My first shopper was buying olive oil. After I introduced myself, I asked if he knew what the circle-U symbol on the bottle meant. "No, I have no idea."
In the next aisle, an elderly woman was buying some chocolate cake mix. Did she know about the circle-U symbol? "I really never noticed it before. What does it mean?"
This continued for about a dozen random customers until I was approached by a member of Safeway's customer service. "Can I help you with something, Sir?" Sure enough, not even she could explain what it meant. She was shocked to see it on everything and when I saw her a few minutes later, after she had checked the products in many different aisles, she said, "I'm going to go crazy now that you've shown this to me. It's on everything. What does it mean?"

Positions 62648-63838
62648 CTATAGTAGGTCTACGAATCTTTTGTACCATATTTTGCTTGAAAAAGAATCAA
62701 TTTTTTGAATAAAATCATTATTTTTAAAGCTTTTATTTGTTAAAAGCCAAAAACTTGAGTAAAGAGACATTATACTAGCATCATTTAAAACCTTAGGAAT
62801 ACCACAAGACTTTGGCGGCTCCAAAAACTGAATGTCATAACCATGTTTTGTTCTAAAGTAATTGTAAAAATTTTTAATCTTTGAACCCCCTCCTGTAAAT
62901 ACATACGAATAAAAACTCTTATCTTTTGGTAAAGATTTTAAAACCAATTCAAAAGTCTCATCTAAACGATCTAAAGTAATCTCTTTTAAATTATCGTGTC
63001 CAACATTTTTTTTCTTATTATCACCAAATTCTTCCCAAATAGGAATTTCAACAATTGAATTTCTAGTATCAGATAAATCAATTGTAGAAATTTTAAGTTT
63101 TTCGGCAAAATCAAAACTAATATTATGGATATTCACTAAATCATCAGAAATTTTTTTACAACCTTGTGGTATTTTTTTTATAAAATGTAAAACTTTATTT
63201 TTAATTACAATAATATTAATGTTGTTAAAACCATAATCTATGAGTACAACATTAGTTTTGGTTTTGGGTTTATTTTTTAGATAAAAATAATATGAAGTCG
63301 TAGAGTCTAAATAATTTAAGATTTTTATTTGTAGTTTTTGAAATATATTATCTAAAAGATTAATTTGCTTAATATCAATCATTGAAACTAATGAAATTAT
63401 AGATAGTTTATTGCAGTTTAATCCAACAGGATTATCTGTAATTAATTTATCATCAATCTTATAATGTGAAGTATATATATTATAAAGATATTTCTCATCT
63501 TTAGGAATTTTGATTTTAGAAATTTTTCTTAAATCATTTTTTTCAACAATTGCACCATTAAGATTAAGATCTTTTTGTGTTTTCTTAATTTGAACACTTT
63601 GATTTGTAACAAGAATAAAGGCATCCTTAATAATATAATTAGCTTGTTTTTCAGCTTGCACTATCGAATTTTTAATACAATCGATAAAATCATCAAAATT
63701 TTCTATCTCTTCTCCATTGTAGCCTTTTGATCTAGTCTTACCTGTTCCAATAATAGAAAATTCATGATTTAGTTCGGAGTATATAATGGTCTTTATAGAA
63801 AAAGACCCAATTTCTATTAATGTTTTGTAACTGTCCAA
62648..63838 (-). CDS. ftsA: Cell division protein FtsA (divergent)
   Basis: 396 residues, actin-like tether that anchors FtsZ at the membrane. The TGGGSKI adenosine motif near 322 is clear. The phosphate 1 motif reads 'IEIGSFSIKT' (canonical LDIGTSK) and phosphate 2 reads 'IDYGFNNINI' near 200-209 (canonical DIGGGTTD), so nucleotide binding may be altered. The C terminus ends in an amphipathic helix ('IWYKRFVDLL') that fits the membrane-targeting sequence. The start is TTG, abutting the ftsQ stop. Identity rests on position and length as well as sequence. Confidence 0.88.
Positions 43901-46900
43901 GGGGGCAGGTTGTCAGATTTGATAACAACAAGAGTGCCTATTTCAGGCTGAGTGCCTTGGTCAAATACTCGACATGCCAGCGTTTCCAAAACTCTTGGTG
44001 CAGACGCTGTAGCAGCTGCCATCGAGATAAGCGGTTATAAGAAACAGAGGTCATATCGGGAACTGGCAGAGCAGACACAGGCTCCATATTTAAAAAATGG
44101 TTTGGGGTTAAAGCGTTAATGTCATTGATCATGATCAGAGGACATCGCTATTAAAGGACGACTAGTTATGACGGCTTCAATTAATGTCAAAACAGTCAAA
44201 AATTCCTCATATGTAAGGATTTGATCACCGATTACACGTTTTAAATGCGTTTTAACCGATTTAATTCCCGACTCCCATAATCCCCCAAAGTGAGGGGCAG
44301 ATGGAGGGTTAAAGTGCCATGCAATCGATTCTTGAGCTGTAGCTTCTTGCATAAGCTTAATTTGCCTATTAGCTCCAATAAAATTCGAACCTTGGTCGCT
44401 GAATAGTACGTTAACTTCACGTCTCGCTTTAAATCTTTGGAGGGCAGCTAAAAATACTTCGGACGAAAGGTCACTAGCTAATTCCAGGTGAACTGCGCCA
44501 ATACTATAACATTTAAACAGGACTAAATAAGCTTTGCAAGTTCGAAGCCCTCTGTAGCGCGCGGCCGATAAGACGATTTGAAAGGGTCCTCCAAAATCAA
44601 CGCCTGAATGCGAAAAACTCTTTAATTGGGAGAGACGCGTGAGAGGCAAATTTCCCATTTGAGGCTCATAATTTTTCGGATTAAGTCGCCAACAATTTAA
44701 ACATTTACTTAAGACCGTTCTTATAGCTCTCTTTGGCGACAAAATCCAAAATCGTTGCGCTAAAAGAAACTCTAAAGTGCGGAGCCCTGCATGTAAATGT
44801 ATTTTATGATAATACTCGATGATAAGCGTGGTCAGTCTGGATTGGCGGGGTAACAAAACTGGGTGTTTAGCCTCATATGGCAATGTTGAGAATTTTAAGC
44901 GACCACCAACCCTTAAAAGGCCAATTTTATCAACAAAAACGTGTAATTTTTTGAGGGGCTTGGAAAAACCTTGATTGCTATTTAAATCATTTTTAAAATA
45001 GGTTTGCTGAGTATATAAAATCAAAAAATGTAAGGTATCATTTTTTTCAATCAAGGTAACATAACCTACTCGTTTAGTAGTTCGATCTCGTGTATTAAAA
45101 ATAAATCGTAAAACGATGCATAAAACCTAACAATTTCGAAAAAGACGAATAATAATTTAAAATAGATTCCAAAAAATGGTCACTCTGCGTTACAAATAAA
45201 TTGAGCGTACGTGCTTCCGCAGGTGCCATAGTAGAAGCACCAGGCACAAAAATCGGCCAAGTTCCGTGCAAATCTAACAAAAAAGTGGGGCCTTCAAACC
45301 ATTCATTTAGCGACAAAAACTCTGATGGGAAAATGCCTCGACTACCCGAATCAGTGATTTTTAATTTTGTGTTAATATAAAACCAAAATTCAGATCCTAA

Only one customer came close. "Oh, the U... it means the company used union labor, I think." Close, but as they say in America, no cigar.
Another thing that kind of defeats the argument that non-Jews prefer Kosher products is that product labels appearing in advertisements usually have the Kosher indicia airbrushed out, except in Jewish trade magazines, where they feature red arrows to draw attention to the Kosher symbol. Hmmm.
According to New York Orthodox Rabbi Schulem Rubin:
"Kosher doesn't taste any better; kosher isn't healthier; kosher doesn't have less salmonella. You can eat a Holly Farm chicken which sells for 39 cents a pound on sale, and next taste a Kosher chicken selling for $1.69 a pound, and not tell the difference. There's a lot of money to be made! Religion is not based on logic!" - The Washington Post (November 2, 1987)
Well, this is too weird. So I throw the question out to the public and seek an explanation. Why are 300-million non-Jews in America paying a tax that benefits a small, "minuscule" portion of the population. Perhaps there is a perfectly good answer -- anyone?